More than half a century ago the school community came together to do something extraordinary: build the Chapel.
In the early 1960s, the school – University School, at the time – was in the midst of a renewal, and students of the day rallied behind the idea of building a chapel. “It was a project of huge symbolic significance, giving a sense of purpose and activity. As one student participant indicated, it meant that ‘our energy was channeled into a project that was bigger than ourselves,’” writes Ian Mugridge in his soon-to-be-released book, To Learn, To Lead, To Serve, about the history of SMUS.
For months, between 1961 and 1962, the students invested themselves in the project, from inception through to construction. Many spent their time outside of the classroom planning, fundraising and building the Chapel.
The Chapel project, Ian writes, was the manifestation of the positive changes being made to the school environment and school spirit at the time.
To this day, the building remains a place deeply connected to the school’s history, and a space where the school community can gather together to reflect upon our sense of purpose.
“The kind of messages we present in Chapel are ones that are about who we are as a community, all of us together. And Chapel is the place we gather,” Rev. Keven Fletcher says about Chapel as it functions today.
As the SMUS community has grown over the last few years, we’ve found ourselves having to divide our student population into smaller groups due to physical space constraints in our Chapel.
“Our increasingly taller students have outgrown this space. More importantly, with a recognition of student leadership in Chapel, we need to set up those students for success. It’s very difficult for clear communication when your audience isn’t facing you,” Rev. Fletcher says. “The Chapel wonderfully suited the community at a time when we were smaller in numbers, and when people were more accustomed to listening without having to see what was happening.”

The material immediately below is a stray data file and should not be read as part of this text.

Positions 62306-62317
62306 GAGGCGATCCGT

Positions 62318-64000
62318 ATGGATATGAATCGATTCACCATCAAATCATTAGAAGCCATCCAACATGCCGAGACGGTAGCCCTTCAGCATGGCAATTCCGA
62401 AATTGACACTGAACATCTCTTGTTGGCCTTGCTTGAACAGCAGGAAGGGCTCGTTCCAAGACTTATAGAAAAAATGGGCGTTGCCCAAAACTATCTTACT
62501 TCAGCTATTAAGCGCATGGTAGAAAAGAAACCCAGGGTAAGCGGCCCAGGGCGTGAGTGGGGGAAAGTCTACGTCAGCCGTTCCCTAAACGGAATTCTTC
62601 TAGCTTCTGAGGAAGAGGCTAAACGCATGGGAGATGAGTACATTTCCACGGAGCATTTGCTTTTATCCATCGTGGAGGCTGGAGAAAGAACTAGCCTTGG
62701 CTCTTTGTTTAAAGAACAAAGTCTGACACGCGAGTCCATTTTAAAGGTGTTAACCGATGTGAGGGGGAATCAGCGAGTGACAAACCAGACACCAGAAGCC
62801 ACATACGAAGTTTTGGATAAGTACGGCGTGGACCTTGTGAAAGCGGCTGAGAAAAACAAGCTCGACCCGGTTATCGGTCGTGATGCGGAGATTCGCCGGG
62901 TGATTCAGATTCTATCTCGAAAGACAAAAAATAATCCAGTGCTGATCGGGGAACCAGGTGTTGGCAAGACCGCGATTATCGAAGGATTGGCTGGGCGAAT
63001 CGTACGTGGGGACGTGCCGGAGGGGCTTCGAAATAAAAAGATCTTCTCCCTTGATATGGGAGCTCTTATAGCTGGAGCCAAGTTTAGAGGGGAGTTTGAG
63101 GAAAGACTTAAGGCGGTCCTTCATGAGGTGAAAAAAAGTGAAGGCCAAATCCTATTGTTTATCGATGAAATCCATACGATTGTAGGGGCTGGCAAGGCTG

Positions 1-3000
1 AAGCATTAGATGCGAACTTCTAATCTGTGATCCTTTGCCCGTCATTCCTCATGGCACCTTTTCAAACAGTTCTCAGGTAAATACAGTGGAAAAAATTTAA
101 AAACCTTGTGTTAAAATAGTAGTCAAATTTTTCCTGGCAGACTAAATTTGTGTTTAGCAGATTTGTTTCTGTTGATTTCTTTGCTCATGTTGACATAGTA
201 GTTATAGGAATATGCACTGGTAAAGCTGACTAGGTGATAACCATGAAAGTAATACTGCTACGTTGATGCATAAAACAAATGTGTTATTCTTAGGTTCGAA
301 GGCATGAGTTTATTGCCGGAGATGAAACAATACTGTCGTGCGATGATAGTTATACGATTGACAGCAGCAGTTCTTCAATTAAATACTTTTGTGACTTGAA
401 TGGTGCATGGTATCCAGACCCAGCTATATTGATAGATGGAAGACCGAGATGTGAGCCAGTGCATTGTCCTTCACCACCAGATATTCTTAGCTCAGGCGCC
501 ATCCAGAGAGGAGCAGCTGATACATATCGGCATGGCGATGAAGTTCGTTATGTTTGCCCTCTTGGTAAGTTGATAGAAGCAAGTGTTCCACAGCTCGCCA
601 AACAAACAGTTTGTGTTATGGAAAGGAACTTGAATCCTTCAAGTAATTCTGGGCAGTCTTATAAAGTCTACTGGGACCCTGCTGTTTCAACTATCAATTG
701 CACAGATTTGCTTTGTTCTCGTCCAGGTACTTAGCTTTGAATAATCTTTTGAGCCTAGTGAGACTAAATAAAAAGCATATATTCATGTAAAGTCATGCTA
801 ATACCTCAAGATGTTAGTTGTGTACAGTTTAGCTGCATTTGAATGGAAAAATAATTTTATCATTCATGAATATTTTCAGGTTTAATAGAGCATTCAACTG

The next time you walk into the Chapel, you’ll notice some physical changes to the interior space. The rows of wooden benches have been replaced by comfortable chairs and new carpeting, all arranged with a focus centred on a raised platform on the west wall.
The only changes to the Chapel are physical. The intangible elements – the tone, the love, the sense of purpose, the deep connection to the school’s history –have not changed.
“Once people get past noticing the carpet and the chairs, they’re going to see that the wood walls are still there, the historical plaques are still there, the tapestry is still there, the feel of the room is still there, the full history is still there.”
Because the physical elements of the reworked space are movable (the chairs and the platform), the seating capacity in the Chapel has increased slightly. It’s not enough of an increase, though, to accommodate the full school community just yet. But that time will come.
The School’s Master Plan – first shared with the community in 2006 and recently revised — has addressed the eventual need for a larger chapel where the entire Senior School and staff can gather while recognizing the Chapel’s role in the school’s history. The structure will be retained and the original pews are also being preserved. As many pews as possible will be placed along the outer walls in the Chapel’s new set-up, and the remainder will be stored until the Chapel is expanded, hopefully in a few years’ time.
Given its flexibility now, the space will become an even more significant hub on campus. Apart from Chapel services, it will host concerts, meetings, assemblies and large group gatherings in a space that can be set up based on the needs of the event.
It’s a balancing act, Rev. Fletcher says, of having to make necessary physical changes to such a significant piece of the school while honouring the school’s history.
“We really value what people have put into this place over the years,” Rev. Fletcher says. “The tone of Chapel is about being a part of something very much larger than what’s happening on a given day. The names of the students on the plaques on the wall go back to the early 1900s – current students anticipate where their grad plaque will hold its place alongside them, with future years to follow. It’s all reflective of our whole school community. That’s what this Chapel is.”